Coronavirus continued to wreak havoc on the conference world this week, with tech firms Adobe, Facebook, Google, HPE and Microsoft all cancelling major events.
Adobe said Tuesday it has pulled the plug on its “Adobe Summit” in Las Vegas: a jamboree that had been pencilled in to run from March 29-April 2.
The event last year attracted over 16,000.
The company cited the need to protect the health and wellbeing of Adobe Summit attendees, describing it as a “difficult but important decision”.
The event will be “run online” instead.
Google “Reimagining” Its Cloud Event
Google has followed suit with its even larger Google Cloud Next 20 event, slated for April 6-8. Last year that attracted 30,000+.
It will also now be “online” instead of in San Francisco, with the company putting a brave spin on it, saying the event was being “reimagined” and “transformed” as a “free, global, digital-first, multi-day event”.
HPE meanwhile is set to cancel or put off “nearly all events” calling for travel through the month of April. It will proceed with “Discover More London” in April, albeit with fewer international workers, Bloomberg reports.
Intel has also decided not to run its Intel Labs day this month.
Scores of UK Events Also Cancelled
In the UK, FTSE-listed Informa, meanwhile, has postponed several March and April events, including its Game Developers Conference (GDC).
The company, which earned over half of its 2018 revenue from events, said that it will try to run it in the summer instead.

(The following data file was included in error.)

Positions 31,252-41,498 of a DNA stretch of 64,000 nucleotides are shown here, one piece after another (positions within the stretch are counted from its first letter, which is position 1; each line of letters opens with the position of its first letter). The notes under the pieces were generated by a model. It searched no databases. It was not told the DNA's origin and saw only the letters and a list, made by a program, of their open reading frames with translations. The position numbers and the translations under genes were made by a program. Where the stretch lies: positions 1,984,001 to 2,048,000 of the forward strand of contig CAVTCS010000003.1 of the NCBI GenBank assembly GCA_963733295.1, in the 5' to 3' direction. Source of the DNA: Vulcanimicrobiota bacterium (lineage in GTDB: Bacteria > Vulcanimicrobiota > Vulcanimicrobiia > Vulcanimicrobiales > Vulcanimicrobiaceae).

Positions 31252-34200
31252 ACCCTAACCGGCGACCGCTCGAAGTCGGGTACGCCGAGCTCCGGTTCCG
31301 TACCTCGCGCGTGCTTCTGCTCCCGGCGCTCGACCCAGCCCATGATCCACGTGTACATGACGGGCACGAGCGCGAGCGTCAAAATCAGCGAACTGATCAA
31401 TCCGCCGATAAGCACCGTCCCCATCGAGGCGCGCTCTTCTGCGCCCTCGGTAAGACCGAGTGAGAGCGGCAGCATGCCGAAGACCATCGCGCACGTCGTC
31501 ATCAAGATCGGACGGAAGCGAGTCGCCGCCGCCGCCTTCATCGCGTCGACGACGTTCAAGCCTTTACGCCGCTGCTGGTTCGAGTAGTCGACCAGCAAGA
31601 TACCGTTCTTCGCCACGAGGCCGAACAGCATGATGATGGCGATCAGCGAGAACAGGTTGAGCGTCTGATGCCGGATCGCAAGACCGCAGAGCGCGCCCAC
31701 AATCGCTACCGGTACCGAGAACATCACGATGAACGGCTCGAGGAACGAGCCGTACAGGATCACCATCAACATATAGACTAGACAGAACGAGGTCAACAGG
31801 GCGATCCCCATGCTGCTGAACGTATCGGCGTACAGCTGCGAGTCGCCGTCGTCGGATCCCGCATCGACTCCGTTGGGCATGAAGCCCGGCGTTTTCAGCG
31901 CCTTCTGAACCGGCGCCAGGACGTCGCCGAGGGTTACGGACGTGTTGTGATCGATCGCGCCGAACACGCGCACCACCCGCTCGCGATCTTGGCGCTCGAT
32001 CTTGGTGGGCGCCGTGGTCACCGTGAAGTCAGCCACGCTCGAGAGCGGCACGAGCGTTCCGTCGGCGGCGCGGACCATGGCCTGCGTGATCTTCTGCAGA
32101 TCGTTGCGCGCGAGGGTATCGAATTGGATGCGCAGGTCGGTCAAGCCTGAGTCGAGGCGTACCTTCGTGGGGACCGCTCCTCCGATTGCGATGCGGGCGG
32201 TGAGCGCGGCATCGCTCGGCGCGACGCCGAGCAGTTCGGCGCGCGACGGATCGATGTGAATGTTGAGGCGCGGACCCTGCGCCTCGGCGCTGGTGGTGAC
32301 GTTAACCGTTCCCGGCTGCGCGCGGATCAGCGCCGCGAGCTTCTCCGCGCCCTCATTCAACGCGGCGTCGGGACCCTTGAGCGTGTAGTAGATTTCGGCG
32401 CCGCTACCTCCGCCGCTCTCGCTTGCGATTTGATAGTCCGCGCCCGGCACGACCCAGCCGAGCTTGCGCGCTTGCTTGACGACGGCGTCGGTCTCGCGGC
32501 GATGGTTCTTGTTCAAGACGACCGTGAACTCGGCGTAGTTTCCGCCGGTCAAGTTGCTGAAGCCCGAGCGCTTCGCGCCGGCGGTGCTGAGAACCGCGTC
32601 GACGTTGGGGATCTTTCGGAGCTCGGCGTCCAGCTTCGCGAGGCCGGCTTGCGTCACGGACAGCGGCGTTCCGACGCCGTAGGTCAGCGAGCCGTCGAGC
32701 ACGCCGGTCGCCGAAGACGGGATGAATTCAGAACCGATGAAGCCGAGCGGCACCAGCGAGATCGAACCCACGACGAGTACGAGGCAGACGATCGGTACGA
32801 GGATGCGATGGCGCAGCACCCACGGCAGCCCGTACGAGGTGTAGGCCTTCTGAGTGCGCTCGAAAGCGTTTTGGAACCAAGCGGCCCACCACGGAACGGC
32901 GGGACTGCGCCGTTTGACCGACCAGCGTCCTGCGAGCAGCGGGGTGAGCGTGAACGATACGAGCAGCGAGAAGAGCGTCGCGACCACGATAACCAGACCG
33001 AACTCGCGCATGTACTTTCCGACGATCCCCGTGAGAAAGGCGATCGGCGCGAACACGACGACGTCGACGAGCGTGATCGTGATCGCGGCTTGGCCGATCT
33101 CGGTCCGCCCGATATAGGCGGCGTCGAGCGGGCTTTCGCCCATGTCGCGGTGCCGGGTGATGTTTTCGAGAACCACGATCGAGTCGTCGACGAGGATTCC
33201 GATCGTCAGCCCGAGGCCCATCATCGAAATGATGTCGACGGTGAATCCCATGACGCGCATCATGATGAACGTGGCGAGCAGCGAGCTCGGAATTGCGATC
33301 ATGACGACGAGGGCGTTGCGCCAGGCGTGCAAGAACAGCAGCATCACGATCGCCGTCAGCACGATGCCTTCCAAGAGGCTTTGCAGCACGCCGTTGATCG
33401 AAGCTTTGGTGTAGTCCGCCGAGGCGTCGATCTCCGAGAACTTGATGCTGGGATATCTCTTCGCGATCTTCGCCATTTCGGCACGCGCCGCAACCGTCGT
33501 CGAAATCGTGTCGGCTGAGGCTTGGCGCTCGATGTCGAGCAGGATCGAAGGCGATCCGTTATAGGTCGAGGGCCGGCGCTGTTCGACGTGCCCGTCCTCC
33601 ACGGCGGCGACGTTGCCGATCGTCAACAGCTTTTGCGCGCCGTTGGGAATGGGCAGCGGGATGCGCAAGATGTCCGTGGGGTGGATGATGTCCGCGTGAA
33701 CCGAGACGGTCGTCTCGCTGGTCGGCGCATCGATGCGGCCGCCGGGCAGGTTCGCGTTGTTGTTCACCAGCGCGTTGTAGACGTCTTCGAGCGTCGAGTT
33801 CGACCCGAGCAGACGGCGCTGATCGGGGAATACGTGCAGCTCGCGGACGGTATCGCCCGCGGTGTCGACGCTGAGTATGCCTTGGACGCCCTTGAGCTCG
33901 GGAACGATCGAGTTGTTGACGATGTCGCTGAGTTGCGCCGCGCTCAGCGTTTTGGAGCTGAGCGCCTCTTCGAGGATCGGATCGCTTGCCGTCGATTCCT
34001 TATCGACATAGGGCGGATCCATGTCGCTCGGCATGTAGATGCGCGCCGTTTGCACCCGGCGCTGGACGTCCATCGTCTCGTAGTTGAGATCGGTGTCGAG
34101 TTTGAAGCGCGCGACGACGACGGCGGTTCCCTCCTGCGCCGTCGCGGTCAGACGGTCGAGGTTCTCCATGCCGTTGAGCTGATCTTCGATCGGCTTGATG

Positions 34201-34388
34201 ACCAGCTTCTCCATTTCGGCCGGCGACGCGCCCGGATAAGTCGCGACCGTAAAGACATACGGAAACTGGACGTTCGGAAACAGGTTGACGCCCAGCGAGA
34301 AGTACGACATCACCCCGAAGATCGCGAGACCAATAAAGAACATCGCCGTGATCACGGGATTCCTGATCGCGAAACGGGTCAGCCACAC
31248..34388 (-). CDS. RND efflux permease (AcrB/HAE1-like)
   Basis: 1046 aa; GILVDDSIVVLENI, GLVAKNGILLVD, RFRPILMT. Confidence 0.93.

GDC’s organisers said: “Having spent the past year preparing for the show with our advisory boards, speakers, exhibitors, and event partners, we’re genuinely upset and disappointed not to be able to host you at this time .
London-based Informa’s shares have fallen over 20 percent this year.
Energy industry group Oil & Gas UK late Tuesday also said it was cancelling four upcoming events between March and May, including its “share fair” in Aberdeen and a medical event, the Examining Doctors conference in London on May 7.
OGUK said it would “communicate the rescheduled event dates in due course, with a replacement ticket issued to those who had already purchased.”
Other larger organisers may not find readily available venues easily.
Insurance Payouts? Check the Small-Print…
Industry experts say many companies look set to take a major financial hit on event cancellations, with many insurers having inserted communicable-disease exclusions in their policies after the 2003 SARS outbreak to prevent potential losses.
Analysts at Fitch Ratings noted on Monday that any claim exposure would like by limited by “sub-limits” on policies, saying: “The risk of pandemic-related claims could derive within business interruption insurance…
“Typically, however, most business interruption policy language requires some form of property damage for coverage to apply.
Fitch added: “If a specific factory was shut down on fears it was contaminated by infected workers or equipment, this likely could be covered. But even in this case, claim exposures would likely be limited by policy sub-limits.”
Total coronavirus infections have now risen above 93,000.
The World Health Organisation’s Director General said on Tuesday March 3 that the global mortality rate for reported cases was “about 3.4 percent”.
Seasonal flu generally kills fewer than 1 percent of those infected.